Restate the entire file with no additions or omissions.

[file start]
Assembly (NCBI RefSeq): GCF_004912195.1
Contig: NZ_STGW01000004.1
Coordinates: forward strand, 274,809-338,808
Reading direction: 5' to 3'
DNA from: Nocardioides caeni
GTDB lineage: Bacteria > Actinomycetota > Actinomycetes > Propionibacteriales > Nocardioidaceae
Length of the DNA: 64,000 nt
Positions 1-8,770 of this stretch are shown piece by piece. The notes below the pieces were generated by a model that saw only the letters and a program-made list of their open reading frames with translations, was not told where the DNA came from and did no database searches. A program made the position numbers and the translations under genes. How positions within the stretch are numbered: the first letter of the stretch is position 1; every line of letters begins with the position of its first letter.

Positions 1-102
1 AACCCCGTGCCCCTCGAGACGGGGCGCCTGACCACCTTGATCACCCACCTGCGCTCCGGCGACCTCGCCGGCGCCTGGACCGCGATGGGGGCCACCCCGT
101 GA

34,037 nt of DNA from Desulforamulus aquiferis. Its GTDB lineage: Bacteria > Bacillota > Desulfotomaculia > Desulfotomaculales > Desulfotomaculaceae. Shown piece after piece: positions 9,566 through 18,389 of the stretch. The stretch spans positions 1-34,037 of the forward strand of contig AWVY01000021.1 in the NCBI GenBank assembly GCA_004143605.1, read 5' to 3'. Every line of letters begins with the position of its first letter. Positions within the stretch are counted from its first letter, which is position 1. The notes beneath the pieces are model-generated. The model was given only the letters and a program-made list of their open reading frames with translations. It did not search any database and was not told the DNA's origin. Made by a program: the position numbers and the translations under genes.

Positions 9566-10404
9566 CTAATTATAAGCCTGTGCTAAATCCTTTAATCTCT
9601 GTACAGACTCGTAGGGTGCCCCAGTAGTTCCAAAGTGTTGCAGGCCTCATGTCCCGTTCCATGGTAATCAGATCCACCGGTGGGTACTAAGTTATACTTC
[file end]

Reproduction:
Assembly (NCBI RefSeq): GCF_004912195.1
Contig: NZ_STGW01000004.1
Coordinates: forward strand, 274,809-338,808
Reading direction: 5' to 3'
DNA from: Nocardioides caeni
GTDB lineage: Bacteria > Actinomycetota > Actinomycetes > Propionibacteriales > Nocardioidaceae
Length of the DNA: 64,000 nt
Positions 1-8,770 of this stretch are shown piece by piece. The notes below the pieces were generated by a model that saw only the letters and a program-made list of their open reading frames with translations, was not told where the DNA came from and did no database searches. A program made the position numbers and the translations under genes. How positions within the stretch are numbered: the first letter of the stretch is position 1; every line of letters begins with the position of its first letter.

Positions 1-102
1 AACCCCGTGCCCCTCGAGACGGGGCGCCTGACCACCTTGATCACCCACCTGCGCTCCGGCGACCTCGCCGGCGCCTGGACCGCGATGGGGGCCACCCCGT
101 GA

34,037 nt of DNA from Desulforamulus aquiferis. Its GTDB lineage: Bacteria > Bacillota > Desulfotomaculia > Desulfotomaculales > Desulfotomaculaceae. Shown piece after piece: positions 9,566 through 18,389 of the stretch. The stretch spans positions 1-34,037 of the forward strand of contig AWVY01000021.1 in the NCBI GenBank assembly GCA_004143605.1, read 5' to 3'. Every line of letters begins with the position of its first letter. Positions within the stretch are counted from its first letter, which is position 1. The notes beneath the pieces are model-generated. The model was given only the letters and a program-made list of their open reading frames with translations. It did not search any database and was not told the DNA's origin. Made by a program: the position numbers and the translations under genes.

Positions 9566-10404
9566 CTAATTATAAGCCTGTGCTAAATCCTTTAATCTCT
9601 GTACAGACTCGTAGGGTGCCCCAGTAGTTCCAAAGTGTTGCAGGCCTCATGTCCCGTTCCATGGTAATCAGATCCACCGGTGGGTACTAAGTTATACTTC